Sewing machine stitching of polyvinylidene fluoride fibers: programmable textile patterns for wearable triboelectric sensors†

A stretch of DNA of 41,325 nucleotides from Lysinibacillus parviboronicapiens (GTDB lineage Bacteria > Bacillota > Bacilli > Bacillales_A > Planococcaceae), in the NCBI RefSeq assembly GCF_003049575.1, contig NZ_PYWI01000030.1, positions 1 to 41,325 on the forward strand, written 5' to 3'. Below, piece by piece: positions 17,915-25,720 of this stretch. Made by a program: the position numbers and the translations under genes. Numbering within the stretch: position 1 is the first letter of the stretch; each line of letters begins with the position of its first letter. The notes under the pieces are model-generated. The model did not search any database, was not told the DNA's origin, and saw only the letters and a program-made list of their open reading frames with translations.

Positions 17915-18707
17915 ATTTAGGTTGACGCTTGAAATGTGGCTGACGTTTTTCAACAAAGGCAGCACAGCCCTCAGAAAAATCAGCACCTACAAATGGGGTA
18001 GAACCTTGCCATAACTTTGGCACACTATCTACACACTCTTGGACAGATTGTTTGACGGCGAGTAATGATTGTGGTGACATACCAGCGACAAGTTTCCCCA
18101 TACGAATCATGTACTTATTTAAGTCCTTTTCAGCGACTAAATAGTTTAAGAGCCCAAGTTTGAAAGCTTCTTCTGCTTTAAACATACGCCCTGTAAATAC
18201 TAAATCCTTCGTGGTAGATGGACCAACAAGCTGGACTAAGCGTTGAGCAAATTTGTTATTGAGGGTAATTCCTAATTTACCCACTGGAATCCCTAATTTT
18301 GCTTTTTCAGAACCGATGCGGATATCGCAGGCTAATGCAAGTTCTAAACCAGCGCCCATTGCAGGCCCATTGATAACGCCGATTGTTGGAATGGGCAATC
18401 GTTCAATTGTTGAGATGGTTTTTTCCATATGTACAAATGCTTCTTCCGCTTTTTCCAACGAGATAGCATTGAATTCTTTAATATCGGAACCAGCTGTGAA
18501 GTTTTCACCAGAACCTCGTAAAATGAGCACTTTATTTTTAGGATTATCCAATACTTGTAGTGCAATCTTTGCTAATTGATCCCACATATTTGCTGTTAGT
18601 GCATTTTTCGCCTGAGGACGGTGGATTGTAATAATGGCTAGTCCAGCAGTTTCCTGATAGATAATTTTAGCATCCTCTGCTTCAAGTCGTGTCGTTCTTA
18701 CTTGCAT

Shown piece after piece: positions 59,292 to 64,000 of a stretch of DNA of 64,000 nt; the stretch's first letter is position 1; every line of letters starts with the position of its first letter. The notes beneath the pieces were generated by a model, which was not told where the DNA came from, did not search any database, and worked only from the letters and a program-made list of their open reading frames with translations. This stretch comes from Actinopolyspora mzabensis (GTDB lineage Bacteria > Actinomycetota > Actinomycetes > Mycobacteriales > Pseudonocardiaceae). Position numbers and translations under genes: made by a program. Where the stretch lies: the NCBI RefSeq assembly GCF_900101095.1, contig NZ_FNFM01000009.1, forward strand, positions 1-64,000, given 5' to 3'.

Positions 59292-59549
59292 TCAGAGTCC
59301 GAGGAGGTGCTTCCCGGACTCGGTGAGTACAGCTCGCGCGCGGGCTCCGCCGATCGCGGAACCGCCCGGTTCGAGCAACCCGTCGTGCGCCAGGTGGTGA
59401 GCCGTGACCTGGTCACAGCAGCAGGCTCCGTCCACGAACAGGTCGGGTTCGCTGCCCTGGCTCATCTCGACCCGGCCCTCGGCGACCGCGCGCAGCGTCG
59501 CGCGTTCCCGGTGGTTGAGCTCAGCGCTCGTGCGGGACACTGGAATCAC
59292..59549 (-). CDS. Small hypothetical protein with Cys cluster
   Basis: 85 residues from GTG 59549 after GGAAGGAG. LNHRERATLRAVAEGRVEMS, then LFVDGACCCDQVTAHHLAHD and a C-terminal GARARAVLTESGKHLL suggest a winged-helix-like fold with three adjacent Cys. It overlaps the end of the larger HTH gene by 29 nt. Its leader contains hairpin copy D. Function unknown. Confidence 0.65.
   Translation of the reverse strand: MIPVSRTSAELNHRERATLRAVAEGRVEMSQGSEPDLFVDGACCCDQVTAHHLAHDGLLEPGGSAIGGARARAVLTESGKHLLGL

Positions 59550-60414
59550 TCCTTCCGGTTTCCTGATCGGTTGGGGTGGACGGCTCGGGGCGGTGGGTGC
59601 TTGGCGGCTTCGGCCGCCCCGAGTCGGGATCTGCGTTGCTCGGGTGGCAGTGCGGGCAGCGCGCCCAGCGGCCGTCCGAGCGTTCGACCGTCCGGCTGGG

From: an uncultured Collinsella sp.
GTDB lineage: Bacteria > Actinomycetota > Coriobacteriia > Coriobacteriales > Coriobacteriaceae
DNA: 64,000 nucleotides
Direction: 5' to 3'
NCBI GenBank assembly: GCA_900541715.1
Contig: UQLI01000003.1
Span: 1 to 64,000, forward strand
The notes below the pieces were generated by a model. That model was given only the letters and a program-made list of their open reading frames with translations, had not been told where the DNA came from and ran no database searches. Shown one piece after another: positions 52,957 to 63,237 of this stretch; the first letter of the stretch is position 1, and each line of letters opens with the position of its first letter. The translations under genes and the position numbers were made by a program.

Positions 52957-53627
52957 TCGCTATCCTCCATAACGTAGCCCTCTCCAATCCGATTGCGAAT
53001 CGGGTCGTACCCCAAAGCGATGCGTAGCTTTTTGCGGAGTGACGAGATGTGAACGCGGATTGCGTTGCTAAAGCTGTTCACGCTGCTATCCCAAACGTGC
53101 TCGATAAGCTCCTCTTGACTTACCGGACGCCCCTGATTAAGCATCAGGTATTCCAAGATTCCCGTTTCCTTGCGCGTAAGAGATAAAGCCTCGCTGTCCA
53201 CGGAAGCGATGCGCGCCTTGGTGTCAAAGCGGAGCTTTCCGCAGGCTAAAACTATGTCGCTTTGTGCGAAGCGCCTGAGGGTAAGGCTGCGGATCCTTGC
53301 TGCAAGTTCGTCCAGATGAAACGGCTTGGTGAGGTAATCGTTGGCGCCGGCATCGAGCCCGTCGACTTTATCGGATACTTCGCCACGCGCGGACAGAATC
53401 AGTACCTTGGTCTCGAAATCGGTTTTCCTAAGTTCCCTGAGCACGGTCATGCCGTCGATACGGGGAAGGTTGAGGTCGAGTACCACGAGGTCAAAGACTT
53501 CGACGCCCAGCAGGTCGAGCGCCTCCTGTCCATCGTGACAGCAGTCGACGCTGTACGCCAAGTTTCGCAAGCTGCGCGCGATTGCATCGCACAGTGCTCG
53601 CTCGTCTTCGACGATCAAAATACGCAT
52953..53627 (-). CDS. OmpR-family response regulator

Textile-based sensors can perceive and respond to environmental stimuli in daily life, and hence are critical components of wearable devices. Herein, self-powered triboelectric wearable sensors are fabricated using polyvinylidene fluoride (PVDF) fibers stitched by using a sewing machine. The excellent mechanical properties of dry-jet wet spun PVDF fibers allow the use of a sewing machine to stitch them into diverse programmable textile patterns on various fabric substrates. Such stitches can provide remarkable triboelectric signals when in contact with the opposing surfaces of commercial fabrics, since PVDF has higher electron affinity than other polymers. In addition, PVDF stitch-based triboelectric sensors are flexible, lightweight, wearable, washable, and comfortable. Furthermore, they can detect a broad pressure range (326 Pa to 326 kPa), which is unachievable with conventional textile force sensors, enabling diverse pressure-sensor applications. To demonstrate their use in wearable devices, a smart glove and joint pads are fabricated based on PVDF stitch-based triboelectric sensors. These wearable sensors enable the detection of and distinguishing diverse hand gestures and body motions by generating intrinsic signal patterns for the specific gesture and motions. These sensors also enable real-time self-powered pulse signal monitoring. This work demonstrates a feasible fabrication approach to realize stitched textile sensors using a sewing machine, with many possible e-textile applications.